Mary Himmelstein (Social Psychology; mentor Prof. Diana Sanchez) received a 2015 Graduate Student Travel Award, Society for Personality and Social Psychology (American Psychological Association, Division 8)
Nicholas Kleene (Cognitive Psychology; mentor Prof. Melchi Michel) presented a talk entitled, “Placing a Lower Bound on Transsaccadic Memory Capacity Using Visual Search” at the 2015 Vision Sciences Society Conf.
Amy Kranzler (Clinical Psychology; mentor Prof. Edward Selby) received a Rutgers Bevier Dissertation Research Award, an APA Dissertation Research Award, and a Beck Institute Student Scholarship Award; 2015.
Sydney Levine (Cognitive Psychology; mentor Prof. Alan Leslie) published: Levine, S. and Leslie, A. (2015, March). Preschoolers’ use of abstract concepts to make moral judgments. Poster presented at the Society for Research in Child Development, Philadelphia.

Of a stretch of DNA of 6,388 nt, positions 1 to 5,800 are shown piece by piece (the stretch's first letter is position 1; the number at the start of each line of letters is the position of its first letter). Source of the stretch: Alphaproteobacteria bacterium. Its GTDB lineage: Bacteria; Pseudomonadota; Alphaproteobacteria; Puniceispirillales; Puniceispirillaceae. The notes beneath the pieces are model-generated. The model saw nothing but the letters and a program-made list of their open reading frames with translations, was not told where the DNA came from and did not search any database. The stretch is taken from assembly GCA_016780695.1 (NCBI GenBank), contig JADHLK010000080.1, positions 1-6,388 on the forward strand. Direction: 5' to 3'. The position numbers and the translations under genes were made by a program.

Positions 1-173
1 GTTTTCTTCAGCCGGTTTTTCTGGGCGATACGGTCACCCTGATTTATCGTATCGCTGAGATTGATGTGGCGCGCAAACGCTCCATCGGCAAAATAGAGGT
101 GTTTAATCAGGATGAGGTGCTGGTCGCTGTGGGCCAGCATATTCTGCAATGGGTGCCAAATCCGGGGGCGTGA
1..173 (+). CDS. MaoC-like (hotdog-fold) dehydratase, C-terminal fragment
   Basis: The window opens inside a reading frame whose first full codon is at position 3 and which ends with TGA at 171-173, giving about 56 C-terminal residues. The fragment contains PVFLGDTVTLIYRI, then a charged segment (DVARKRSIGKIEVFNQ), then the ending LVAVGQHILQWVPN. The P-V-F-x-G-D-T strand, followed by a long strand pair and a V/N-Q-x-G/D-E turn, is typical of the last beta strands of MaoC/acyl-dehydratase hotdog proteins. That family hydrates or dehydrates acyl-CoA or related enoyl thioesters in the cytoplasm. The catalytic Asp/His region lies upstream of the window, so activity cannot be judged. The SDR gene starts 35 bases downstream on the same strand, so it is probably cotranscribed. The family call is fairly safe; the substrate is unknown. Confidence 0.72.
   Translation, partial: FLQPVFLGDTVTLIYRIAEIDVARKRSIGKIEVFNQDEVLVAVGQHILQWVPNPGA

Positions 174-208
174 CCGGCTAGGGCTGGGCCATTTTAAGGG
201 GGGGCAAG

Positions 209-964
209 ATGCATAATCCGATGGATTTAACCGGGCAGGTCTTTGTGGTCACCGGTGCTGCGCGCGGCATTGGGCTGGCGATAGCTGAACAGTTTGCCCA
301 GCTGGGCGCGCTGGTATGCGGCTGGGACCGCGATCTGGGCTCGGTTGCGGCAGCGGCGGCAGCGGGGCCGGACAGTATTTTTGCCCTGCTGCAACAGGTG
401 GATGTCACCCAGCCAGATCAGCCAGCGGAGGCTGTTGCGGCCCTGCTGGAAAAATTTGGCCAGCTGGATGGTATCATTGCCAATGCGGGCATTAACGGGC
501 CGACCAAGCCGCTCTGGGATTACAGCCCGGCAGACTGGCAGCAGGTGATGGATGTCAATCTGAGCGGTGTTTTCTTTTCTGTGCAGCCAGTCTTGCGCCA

Arielle Linsky and Danielle Hatchimonji (Clinical Psychology; mentor Prof. Maurice Elias) have been accepted to present a talk titled, “Developing Noble Purpose in Middle School Students Through Character Development and Social-Emotional Learning “ at the Jubilee Centre 2016 Annual Conference at Oriel College, Oxford, England.
Sara Manuel (Social Psychology; mentor Prof. Laurie Rudman) has been accepted as a fellow for the Rutgers Academy for Scholarship and Learning (RASTL); 2015.
Yasmine Omar (Clinical Psychology; mentor Prof. Edward Selby) has been awarded a Basic Psychological Science Research Grant of $1,000 from the American Psychological Association of Graduate Students (APAGS) to help support her dissertation project; 2016.
Cesalie Stepney (Clinical Psychology; mentor Prof. Maurice Elias) published: Stepney, C. T., Sanchez, D. T., & Handy, P. E. (2015). Perceptions of parents’ ethnic identities and the personal ethnic-identity and racial attitudes of biracial adults. Cultural Diversity and Ethnic Minority Psychology, 21(1), 65-75.
Min-Jeong Yang (Clinical Psychology; mentor Prof. Teresa Leyro) received the Early Career Investigator Travel Award from The College on Problems of Drug Dependence (CPDD); 2015.